Stretching at your Desk or Computer
Here’s the top 5 stretching exercises while sitting at your desk, in front of a computer or at the office.
by Brad Walker | First Published May 15, 2006 | Updated September 11, 2017
Why is Stretching Important?
By placing particular parts of your body in certain positions, you’re able to increase the length of your muscles. As a result, a reduction in general muscle tension is achieved and your normal range of movement is increased.
The benefits of an extended range of movement includes: increased comfort; a greater ability to move freely; and a lessening of your susceptibility to muscle and tendon strain injuries.
Along with an extended range of movement, a regular stretching program will also help to improve posture; develop body awareness; improve co-ordination; promote circulation; increase energy; and improve relaxation and stress relief.
What else can you do?
Before we move onto the specific stretching exercises that will help you relieve pain and tension from sitting for long periods of time, let’s have a look at some other techniques you can use.
- Move around: Get up and move around at least every hour. This will help to promote circulation and get the blood flowing to the muscles that need it most.
- Drink plenty of water: Water is an important component of just about every function that takes place within your body. It helps your body eliminate toxins and waste products; it helps to maintain proper muscle tone; it cushions joints; and it helps transport nutrients and oxygen throughout the body.
- Deep breathing: Many people unconsciously hold their breath, which causes tension in our muscles. To avoid this, remember to breathe slowly and deeply throughout the day. This helps to relax our muscles, promotes blood flow and increases the delivery of oxygen and nutrients to our muscles.
How to Stretch?
To follow are a few rules and guidelines to help you get the most from your stretching and ensure you stay safe and injury free. If you’re interested in a more detailed report, click on the following for an in-depth article on the rules for safe stretching.
- Firstly, make a general review of the area to be stretched. If the muscle group being stretched isn’t 100% healthy avoid stretching this area altogether. For example, if you have a neck injury, don’t do neck stretches.
- Secondly, do all your stretches gently and slowly, and avoid bouncing or any jerky movements. This will help to reduce muscle tears and strains that can be caused by rapid, jerky movements.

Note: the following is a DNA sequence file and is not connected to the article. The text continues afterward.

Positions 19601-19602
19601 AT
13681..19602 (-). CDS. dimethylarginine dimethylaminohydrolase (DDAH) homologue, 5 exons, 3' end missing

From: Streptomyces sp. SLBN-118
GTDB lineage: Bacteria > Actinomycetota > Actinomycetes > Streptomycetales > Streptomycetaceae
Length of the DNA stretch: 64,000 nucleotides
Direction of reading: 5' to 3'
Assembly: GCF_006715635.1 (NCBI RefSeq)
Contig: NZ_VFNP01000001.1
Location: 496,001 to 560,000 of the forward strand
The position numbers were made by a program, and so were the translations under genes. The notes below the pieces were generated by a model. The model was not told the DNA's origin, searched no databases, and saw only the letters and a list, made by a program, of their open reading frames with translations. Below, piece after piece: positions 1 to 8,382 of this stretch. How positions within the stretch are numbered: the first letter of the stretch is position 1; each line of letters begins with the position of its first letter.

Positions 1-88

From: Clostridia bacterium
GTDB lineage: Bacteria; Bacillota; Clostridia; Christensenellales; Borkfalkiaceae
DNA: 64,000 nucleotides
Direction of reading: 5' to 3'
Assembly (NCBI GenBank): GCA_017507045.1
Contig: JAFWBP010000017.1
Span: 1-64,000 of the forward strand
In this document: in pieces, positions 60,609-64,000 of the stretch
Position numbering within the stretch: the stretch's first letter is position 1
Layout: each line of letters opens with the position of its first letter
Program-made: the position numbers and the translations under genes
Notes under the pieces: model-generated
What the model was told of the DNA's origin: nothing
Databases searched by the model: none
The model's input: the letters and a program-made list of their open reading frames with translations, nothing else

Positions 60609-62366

- And lastly, stretch ONLY to the point of tension. Stretching is not an activity that was meant to be painful; it should be pleasurable, relaxing and very beneficial. Although many people believe that to get the most from their stretching they need to be in constant pain. This is one of the greatest mistakes you can make when stretching.
What to Stretch?
Below are a few stretches that can be performed in a seated or standing position, which will help to relieve tension around your shoulders, neck and upper back. The following stretches should be held for at least 20 to 30 seconds and then repeated 2 to 4 times.
Get over 150 of the best stretch routines to do away with injuries; increase your flexibility; improve your sporting performance; and become loose, limber and pain free.
There's a routine for every muscles group in your body, plus daily stretching routines to help prevent over 35 different injuries. Get your daily stretching routines here.
About the Author: Brad Walker is often referred to as the "Stretch Coach" and has even been called the Stretching Guru. Magazines such as Runners World, Bicycling, Triathlete, Swimming & Fitness, and Triathlon Sports have all featured his work. Amazon (author page) has listed his books on five Best-Seller lists. Google cites over 100,000 references to him and his work on the internet. And satisfied customers from 122 countries have sent 1,000's of verified customer reviews. If you want to know about stretching, flexibility or sports injury management, Brad Walker is the go-to-guy.
Disclaimer: The health and fitness information presented on this website is intended as an educational resource and is not intended as a substitute for proper medical advice. Please consult your physician or physical therapist before performing any of the exercises described on this website, particularly if you are pregnant, elderly or have any chronic or recurring muscle or joint pain.